The best thing is that you only need book of rules, set of dice, several pens, some sheets of paper and lots of free time.
I don't know prices but they are mostly affordable especially if divided by 4 or 5 which is optimum number for playing these games. GM + 3-4 players - even 2 players for inexpirienced GM, but more than 4 is close to suicide for most people . . .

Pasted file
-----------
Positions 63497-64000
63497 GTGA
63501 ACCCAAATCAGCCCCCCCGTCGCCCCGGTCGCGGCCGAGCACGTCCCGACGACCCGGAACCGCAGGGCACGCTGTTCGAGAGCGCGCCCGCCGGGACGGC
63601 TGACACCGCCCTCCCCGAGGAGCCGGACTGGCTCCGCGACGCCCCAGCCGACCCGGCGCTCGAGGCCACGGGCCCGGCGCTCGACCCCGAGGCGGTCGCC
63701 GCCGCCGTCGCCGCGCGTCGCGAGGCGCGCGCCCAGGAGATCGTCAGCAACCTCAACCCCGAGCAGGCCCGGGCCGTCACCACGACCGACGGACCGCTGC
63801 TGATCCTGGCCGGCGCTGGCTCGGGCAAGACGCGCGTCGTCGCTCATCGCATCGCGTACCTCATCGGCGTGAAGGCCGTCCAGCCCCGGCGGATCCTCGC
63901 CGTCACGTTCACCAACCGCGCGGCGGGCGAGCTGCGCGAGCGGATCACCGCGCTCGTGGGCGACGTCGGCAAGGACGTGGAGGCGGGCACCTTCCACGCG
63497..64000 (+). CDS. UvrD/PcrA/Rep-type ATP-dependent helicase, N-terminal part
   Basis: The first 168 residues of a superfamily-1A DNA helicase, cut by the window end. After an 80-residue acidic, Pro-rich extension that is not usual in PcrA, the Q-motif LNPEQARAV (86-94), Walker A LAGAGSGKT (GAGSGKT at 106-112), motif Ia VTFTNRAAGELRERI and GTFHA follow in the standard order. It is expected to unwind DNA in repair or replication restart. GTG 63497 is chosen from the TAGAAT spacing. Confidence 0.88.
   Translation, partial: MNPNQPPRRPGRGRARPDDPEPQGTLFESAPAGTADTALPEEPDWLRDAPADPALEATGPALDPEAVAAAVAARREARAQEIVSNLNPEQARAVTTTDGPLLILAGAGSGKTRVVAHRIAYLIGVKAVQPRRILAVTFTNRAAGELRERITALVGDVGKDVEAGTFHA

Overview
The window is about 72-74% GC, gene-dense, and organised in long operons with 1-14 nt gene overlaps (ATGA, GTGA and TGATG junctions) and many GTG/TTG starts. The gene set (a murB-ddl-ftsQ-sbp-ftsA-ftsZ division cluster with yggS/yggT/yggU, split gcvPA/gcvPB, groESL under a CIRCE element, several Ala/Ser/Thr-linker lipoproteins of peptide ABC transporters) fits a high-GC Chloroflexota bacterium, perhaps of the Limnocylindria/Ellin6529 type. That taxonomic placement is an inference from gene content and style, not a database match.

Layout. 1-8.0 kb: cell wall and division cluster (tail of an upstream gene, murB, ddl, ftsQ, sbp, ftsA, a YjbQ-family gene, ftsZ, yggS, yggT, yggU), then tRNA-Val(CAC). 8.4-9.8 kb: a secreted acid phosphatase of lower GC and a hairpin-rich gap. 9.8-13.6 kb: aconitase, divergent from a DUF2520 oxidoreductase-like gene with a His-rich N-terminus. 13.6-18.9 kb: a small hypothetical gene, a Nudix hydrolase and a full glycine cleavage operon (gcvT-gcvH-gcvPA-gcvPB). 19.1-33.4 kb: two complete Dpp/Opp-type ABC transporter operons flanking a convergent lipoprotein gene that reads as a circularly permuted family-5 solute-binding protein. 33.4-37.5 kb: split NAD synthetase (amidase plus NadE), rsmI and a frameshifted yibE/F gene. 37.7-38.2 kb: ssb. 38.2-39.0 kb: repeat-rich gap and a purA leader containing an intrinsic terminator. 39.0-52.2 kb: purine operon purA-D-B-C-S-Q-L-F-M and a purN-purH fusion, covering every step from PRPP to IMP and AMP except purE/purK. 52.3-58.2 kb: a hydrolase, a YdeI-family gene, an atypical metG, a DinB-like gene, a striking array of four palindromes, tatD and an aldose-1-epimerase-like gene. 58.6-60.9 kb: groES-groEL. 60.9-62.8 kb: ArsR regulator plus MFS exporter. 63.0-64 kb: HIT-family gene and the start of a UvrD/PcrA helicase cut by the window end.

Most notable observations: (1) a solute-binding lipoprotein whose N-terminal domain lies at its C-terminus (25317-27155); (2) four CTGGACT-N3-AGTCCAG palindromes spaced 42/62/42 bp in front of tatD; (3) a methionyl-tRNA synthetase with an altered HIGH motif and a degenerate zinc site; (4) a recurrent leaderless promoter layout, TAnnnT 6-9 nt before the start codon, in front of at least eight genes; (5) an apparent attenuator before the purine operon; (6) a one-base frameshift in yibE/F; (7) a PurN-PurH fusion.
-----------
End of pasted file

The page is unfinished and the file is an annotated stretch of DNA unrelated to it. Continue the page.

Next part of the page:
Warhammer, a game I consider to be the bast game ever. So why is it that when ever I tell anyone about it, they always assume in a "nerd". When I walk around town with a Games Workshop bag, people seem to look at me like a weirdo. Why? People are like " oh look at him, he plays that nerdy game, go watch some Star Trek nerd!" At school me and my friends all play Warhammer, and whenever we try to socialise, we get a bad response. If these people would just go and try the game, mabey they would see that its not so "nerdy" Warhammer is for everyone, so if your on of the people who annoy us gamers, just think, are we nerds cause we like having fun? I dont think so.......................... By the way, if you thiink this escuse for a letter thing sucks, thats ok, its my first and im sure you were as bad as this once :)